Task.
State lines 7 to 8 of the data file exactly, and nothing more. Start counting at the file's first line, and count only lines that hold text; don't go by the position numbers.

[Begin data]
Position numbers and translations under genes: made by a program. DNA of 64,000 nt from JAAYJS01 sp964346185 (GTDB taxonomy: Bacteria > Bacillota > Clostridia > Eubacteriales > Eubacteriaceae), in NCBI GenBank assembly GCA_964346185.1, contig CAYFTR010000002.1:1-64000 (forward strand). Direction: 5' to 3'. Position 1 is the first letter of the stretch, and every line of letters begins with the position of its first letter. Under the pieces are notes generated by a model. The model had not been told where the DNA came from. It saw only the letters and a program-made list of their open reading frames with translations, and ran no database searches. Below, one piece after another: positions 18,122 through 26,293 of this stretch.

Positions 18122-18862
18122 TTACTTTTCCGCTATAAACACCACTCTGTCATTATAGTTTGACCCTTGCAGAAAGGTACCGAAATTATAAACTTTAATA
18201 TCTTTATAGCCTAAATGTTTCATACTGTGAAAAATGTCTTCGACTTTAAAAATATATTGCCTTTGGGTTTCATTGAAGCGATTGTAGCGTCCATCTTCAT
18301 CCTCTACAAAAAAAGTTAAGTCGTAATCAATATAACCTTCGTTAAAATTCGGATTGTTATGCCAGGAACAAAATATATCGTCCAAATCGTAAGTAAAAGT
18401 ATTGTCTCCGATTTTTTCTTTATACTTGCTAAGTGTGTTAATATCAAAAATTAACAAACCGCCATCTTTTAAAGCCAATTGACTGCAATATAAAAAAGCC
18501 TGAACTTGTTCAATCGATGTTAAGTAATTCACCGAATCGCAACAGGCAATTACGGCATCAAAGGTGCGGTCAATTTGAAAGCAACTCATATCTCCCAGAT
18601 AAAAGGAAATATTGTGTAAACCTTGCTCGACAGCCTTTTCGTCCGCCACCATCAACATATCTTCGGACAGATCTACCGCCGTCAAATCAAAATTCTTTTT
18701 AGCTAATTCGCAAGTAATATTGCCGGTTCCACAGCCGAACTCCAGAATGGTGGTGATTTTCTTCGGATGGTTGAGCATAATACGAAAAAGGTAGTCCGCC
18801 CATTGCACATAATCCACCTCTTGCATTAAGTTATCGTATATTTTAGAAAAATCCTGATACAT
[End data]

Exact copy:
18501 TGAACTTGTTCAATCGATGTTAAGTAATTCACCGAATCGCAACAGGCAATTACGGCATCAAAGGTGCGGTCAATTTGAAAGCAACTCATATCTCCCAGAT
18601 AAAAGGAAATATTGTGTAAACCTTGCTCGACAGCCTTTTCGTCCGCCACCATCAACATATCTTCGGACAGATCTACCGCCGTCAAATCAAAATTCTTTTT